Cruising the Green of Second Avenue

Wild Child Publishing has issued the second volume of short stories in Cruising the Green of Second Avenue. The tales take up where Vol. I left off — bringing back Klein the Biker, Straight Charlie and Sammy the Madman while introducing new characters stumbling over life’s difficulties in the late 60s. Vol. II is an e-book published by Wild Child Publishing that you can download, save as a pdf (Adobe) file and print. Read both volumes and see that life isn't all that serious. Find it at Barnes & Noble, Amazon and other online book sellers.

Saturday, October 19, 2013

German? A Funny Language? Make me laugh.

Last Sunday’s New York Times Review reminded me of my fascination with the German ability to form long compound words that are impossible to express in English.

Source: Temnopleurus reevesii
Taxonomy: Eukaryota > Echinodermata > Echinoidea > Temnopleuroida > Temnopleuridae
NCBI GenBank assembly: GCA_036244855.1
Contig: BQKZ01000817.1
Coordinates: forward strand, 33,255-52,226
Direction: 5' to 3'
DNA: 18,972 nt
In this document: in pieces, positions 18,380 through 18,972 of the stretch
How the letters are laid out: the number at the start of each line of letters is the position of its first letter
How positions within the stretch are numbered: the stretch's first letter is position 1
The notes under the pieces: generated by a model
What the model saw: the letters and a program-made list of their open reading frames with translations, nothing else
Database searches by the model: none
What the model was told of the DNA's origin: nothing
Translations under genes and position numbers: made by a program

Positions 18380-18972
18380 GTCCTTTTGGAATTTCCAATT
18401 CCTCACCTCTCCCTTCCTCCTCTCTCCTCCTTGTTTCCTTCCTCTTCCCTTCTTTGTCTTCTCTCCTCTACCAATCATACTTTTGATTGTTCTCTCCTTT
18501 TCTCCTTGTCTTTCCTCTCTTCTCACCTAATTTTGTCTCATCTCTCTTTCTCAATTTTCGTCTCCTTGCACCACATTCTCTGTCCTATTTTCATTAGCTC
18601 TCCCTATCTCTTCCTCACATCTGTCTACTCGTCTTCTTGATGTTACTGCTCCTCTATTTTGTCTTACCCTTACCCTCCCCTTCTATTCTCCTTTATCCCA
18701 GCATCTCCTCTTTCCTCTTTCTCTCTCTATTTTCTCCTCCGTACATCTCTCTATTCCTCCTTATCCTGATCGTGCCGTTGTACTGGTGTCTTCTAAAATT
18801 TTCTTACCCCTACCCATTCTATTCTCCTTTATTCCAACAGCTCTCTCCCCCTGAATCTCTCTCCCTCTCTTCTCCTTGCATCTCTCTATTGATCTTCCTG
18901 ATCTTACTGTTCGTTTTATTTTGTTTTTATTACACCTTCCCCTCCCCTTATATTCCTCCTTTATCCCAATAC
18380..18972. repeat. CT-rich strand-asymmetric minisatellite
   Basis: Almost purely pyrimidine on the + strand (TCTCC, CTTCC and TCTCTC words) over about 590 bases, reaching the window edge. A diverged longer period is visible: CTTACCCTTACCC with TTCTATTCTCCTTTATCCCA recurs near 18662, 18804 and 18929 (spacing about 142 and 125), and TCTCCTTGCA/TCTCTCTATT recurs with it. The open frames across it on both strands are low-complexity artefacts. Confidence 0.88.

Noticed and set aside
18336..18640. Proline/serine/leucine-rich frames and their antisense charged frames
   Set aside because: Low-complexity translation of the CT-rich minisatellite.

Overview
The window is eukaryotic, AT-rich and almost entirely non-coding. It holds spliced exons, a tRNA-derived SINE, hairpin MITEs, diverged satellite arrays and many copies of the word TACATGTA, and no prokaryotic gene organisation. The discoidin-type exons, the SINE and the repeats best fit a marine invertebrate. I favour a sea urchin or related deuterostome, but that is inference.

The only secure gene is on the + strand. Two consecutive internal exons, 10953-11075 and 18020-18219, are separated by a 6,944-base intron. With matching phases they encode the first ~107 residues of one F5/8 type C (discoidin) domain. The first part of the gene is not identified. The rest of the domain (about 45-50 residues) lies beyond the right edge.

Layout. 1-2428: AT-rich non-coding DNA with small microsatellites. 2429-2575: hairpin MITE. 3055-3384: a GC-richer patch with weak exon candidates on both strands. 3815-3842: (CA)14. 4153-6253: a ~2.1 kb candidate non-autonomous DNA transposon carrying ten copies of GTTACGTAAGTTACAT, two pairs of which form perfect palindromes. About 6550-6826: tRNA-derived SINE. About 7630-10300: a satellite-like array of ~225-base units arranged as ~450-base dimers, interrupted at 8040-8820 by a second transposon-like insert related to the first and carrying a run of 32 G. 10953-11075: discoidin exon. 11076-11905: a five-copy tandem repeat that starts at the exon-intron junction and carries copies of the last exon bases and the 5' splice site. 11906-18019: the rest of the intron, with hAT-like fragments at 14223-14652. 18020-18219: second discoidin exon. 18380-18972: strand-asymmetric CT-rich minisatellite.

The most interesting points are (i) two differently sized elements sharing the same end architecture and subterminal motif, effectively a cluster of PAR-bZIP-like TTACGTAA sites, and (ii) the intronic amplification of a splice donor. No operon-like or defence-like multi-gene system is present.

Is there any synonym for Schadenfreude, the joy we feel at seeing someone else’s pain? Or Zeitgeist and Doppelgänger?

The Times suggests Dornschőenschlaf (dorn-hoos-sh’yen-shlaf) meaning to pretend you’re asleep to avoid having sex. Fetenlauschangriff, for tuning in and out of numerous conversations at a cocktail party. And Tantalusqualerlősung, for the relief that comes from slaking your thirst with the first martini (or drink of your choice).

I confess that I run across these neologisms and then try to find a way to sneak them into a story. Bildschirmbräune refers to screen suntan, for the pasty faces of computer geeks. That appeared in “Who Dares Call It Murder.” (Odd how I remember our bathing nude on the beaches of St. Martin, when Schiller laughed and pointed. “Bildschirmbräune,” he said. “Screen suntan,” referring to the hours you spent on computers, because your unblemished skin remained pale while I — more advanced — colored like a potted lobster.)

And in my as-yet-unpublished novel, Gerde the dental hygienist is made to say to her lover, “We have a word — Vergangenheitsbewaltigun. It means ‘coming to terms with your past.’ Have you come to terms?”

Now, if I can only find a way to shoehorn Verfremdungseffekt . A wonderful word meaning distancing oneself from a suspended disbelief.

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